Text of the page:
NICE starts to get a feel for its farmers
The Nutrition in City Ecosystems (NICE) project started recently in Bangladesh, Kenya, and Rwanda. Its overall goals are to improve urban nutrition and health and to reduce poverty. Surveys are now shedding light on local food production.
The NICE partners aim to strengthen the supply and demand for local, agroecological-produced nutritious foods in six secondary cities. “Getting both sides of the equation right is really important”, emphasizes Marnie Pannatier, our Foundation’s Program Manager for NICE. “Value chain improvements conventionally focus on better incomes for producers, and that’s a topic close to our heart. But they also offer opportunities to gear food systems more toward healthy nutrition. That means ensuring that consumers have access to a wide range of safe and nutritious foods.”
To help understand the local farming system better, a NICE team recently surveyed 156 farmers around the city of Busia in western Kenya. This pilot survey was based largely on the FAO’s Self-evaluation and Holistic Assessment of climate Resilience of farmers and Pastoralists (SHARP). Similar surveys are now running near the other five cities. Dominique Barjolle, Sophie van den Berg and further colleagues from the NICE partner university ETH Zürich (see below*) played leading roles in setting up the survey.
“In each case, the questions go to farmers who supply important foodstuffs for local consumers”, explains Marnie. “For Busia, we chose farmers mostly producing orange-fleshed sweet potatoes, African leafy vegetables, indigenous poultry and fish, all in a radius of about 50 km.” The survey results provide a baseline for comparisons during and after the NICE program. “Our particular aim for smallholders is that they improve their sustainable land management, production practices, and food value addition, as well as getting better access to urban markets.”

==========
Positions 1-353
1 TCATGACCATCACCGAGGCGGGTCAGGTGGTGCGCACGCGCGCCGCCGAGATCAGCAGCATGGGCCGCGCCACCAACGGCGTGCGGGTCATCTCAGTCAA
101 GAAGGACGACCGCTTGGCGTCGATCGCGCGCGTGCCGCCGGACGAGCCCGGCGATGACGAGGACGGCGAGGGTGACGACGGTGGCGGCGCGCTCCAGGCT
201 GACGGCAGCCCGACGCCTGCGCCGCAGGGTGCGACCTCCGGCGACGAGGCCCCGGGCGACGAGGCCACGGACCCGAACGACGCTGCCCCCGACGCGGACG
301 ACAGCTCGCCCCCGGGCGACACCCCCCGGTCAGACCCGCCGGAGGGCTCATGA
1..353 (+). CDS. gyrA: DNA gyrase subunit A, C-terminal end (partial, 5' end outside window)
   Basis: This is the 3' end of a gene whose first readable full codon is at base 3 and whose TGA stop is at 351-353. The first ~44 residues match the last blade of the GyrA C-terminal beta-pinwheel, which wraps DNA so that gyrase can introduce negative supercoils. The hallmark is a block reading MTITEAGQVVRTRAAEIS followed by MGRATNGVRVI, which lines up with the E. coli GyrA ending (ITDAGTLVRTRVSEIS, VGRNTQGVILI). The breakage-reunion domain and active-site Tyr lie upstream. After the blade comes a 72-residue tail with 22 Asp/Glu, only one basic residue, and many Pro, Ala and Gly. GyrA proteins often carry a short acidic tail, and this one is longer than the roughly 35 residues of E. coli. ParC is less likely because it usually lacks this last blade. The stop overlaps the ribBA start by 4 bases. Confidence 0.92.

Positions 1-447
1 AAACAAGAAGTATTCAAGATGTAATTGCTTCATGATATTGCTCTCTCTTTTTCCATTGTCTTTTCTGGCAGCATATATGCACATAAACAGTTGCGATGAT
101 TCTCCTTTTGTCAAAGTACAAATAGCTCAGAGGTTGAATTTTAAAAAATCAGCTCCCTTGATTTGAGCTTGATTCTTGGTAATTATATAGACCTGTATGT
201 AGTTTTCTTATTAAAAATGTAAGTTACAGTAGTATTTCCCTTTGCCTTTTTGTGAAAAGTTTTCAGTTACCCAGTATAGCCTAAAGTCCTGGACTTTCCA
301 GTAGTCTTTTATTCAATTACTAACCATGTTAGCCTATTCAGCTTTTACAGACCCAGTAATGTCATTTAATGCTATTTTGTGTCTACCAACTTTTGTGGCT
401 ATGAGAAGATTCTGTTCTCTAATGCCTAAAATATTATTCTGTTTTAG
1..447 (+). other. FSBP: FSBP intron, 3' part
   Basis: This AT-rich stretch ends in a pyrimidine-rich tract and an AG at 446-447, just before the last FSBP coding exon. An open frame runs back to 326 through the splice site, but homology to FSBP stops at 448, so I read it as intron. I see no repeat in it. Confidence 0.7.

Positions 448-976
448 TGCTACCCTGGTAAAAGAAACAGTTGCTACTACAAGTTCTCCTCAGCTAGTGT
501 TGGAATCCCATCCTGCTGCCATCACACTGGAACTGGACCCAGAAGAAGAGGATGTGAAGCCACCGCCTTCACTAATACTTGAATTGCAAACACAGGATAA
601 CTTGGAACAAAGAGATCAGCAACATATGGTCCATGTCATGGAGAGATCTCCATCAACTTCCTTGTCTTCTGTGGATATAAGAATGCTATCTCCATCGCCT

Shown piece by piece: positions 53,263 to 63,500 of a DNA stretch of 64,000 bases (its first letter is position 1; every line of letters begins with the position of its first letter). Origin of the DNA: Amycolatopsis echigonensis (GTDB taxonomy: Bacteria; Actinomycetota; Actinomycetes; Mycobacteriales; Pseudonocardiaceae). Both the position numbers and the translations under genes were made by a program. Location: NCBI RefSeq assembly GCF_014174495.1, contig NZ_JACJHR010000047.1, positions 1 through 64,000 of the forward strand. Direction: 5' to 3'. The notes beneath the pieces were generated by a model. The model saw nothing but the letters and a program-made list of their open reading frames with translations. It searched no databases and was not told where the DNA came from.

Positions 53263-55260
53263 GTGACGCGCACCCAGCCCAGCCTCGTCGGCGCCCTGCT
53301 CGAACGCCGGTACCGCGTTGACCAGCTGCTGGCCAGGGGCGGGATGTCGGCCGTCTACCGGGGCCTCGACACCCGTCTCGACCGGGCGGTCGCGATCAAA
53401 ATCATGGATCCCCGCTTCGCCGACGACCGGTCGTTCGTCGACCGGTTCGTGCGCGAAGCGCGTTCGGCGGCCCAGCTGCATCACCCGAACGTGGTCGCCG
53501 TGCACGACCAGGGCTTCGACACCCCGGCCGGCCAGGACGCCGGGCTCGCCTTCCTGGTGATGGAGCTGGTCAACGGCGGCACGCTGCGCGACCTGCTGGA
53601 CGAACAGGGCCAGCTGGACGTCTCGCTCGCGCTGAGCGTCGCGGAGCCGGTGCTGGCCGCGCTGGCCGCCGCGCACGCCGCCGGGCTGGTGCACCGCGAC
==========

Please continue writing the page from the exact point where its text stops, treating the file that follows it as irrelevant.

Plenty of scope for improvement
What did the survey reveal? Charles Nwokoro works for ETH Zürich and our Foundation. He lists some key findings: “Fewer than one in three of the surveyed households currently practices agroecological farming. In those that do, older women tend to be the driving force, rather than the next generation of farmers. None of the surveyed smallholders yet have land under certified production.” Related to that, the survey also found that value addition is low. It additionally highlighted the scope for strengthening farm resilience: most of the average scores for various aspects of resilience were between 4 and 7 out of 10. NICE seeks to tackle a number of these challenges.
The interview answers also provided a helpful profile of the local farming structure. “Almost all the households raise both crops and animals, but only a quarter of them keep any records”, comments Charles. “About 60% also engage in non-agricultural activities. That’s mainly because their farming is not particularly profitable.”
The Busia pilot highlighted the need to add some questions to the other assessments. “In the remaining five surveys we’ll additionally be investigating, for example, how knowledgeable farmers are about diverse diets and agroecological produced foods”, Charles notes. “For a more precise view, we’ll break the answers down by gender and age group.”
The overall three-country report is due out in a few months’ time.
The Nutrition in City Ecosystems (NICE) project is supported by the Swiss Agency for Development and Cooperation (SDC). It is implemented and co-financed by a public-private Swiss consortium comprising the Swiss Tropical and Public Health Institute (Swiss TPH), ETH Zürich (Sustainable Agroecosystems Group & Laboratory of Sustainable Food Processing and World Food Systems Centre), Sight and Life, and our Foundation.